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The landscaping of a home is just as important as the interior of the home for many people. The landscaping adds beauty and value to the home. However, gardening can pose some challenges.


Bad soil and poor drainage are a couple of obstacles gardeners may face. In addition, some gardening enthusiasts are physically challenged and unable to garden at ground level. Combining these challenges may discourage folks from growing plants. Fortunately, container gardening can remedy many of these challenges.


One of the great things about container gardening is you can be successful no matter how small or large your landscape is. The size of the space will influence the size and number of containers. Also, when planning a container garden, think about where it’ll be located. Consider the amount of sun the area receives. Does the area receive full sun, partial sun or is it heavily shaded? Is the area windy? The answer to those questions will be a guiding force in choosing what plants to grow.


Something else to consider is the container itself. Often, the physical container holding the plants gets overlooked, but is an important element of a container garden. Most important is the size of the container. Small spaces need small containers, while larger spaces typically call for a large container that makes a visual statement.


The container should be able to fit the root system of the fully-grown plant, so keep that in mind. Larger plants will need more rooting space, requiring a larger container. If the plant you select is too large for the container, the rooting media will dry out more quickly.


Also, consider the material from which the container is made. Porous containers such as concrete, terracotta and unglazed ceramic allows for further moisture loss. Nonporous materials, including plastic, polystyrene foam, metal and glazed ceramic will help reduce moisture loss. Keep the weight of the container in mind, especially if you may want to rearrange the containers at some point.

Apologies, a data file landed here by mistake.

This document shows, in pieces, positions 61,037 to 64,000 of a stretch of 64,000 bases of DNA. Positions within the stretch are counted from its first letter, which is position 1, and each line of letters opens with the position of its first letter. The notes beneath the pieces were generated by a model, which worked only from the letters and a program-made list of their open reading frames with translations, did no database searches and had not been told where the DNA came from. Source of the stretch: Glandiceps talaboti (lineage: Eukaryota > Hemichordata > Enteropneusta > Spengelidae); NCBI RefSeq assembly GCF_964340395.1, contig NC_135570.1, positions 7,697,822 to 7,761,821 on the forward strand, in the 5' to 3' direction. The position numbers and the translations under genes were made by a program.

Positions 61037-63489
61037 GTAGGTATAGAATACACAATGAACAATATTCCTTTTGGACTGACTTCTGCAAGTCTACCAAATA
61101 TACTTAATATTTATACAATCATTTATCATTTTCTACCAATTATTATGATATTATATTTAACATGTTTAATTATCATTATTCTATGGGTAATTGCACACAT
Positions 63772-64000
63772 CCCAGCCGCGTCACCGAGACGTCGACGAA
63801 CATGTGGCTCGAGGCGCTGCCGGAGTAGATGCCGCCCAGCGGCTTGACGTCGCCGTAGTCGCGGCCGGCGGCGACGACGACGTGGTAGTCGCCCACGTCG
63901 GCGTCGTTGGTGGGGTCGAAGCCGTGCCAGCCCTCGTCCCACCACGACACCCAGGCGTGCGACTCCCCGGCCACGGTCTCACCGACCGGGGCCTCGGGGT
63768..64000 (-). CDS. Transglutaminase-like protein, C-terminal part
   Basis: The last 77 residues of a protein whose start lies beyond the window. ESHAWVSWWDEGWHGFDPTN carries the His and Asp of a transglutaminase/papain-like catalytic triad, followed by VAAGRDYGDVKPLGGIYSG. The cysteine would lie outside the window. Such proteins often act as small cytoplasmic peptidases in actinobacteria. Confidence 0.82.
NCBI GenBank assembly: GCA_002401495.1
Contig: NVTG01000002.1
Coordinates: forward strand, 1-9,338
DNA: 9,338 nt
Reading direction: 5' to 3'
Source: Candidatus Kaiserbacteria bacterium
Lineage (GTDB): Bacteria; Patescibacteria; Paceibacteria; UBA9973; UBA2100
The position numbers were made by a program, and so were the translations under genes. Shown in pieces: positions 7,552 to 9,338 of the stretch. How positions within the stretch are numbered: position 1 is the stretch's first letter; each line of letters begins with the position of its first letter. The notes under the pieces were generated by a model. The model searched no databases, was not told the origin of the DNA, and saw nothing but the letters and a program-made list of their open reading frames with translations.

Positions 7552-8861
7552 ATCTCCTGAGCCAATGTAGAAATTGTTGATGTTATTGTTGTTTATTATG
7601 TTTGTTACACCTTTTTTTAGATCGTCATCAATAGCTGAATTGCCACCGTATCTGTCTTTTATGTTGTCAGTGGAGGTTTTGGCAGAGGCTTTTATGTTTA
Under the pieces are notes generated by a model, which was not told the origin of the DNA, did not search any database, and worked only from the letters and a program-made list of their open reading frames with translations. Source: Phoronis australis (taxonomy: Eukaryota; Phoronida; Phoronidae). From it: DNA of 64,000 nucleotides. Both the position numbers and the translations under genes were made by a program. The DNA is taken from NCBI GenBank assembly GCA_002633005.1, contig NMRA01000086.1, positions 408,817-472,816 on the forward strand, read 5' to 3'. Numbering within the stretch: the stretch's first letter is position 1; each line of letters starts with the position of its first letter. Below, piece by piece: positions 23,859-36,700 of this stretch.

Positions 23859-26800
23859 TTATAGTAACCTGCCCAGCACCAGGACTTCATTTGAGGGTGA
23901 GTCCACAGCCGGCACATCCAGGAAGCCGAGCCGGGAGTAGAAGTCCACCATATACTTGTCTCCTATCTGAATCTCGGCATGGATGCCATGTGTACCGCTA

Get creative when selecting your containers. Go beyond the typical pot. An old wheelbarrow makes a great visual impact in the garden, as does a child’s wagon. Really, anything that’ll hold soil can be used in a container garden. Keep in mind, however, if the container is shallow, it’ll dry out faster. If you do choose shallow containers, consider planting succulents or other plants that do well with low levels of moisture.


It’s important to use artificial or soilless media when creating a container garden. Ordinary soil compacts too easily in containers and can inhibit the flow of water and air to the roots of the plants. Artificial or soilless media can be found at most garden centers. An added bonus is it’s much lighter than regular soil, making container movement easier.


Container gardens will need more water than traditional gardens planted in the ground. In the heat of the summer, some containers may need to be watered twice a day, depending on the temperature, plant selections, media and size. Make sure your containers have drainage holes to help prevent overwatering and root rot.

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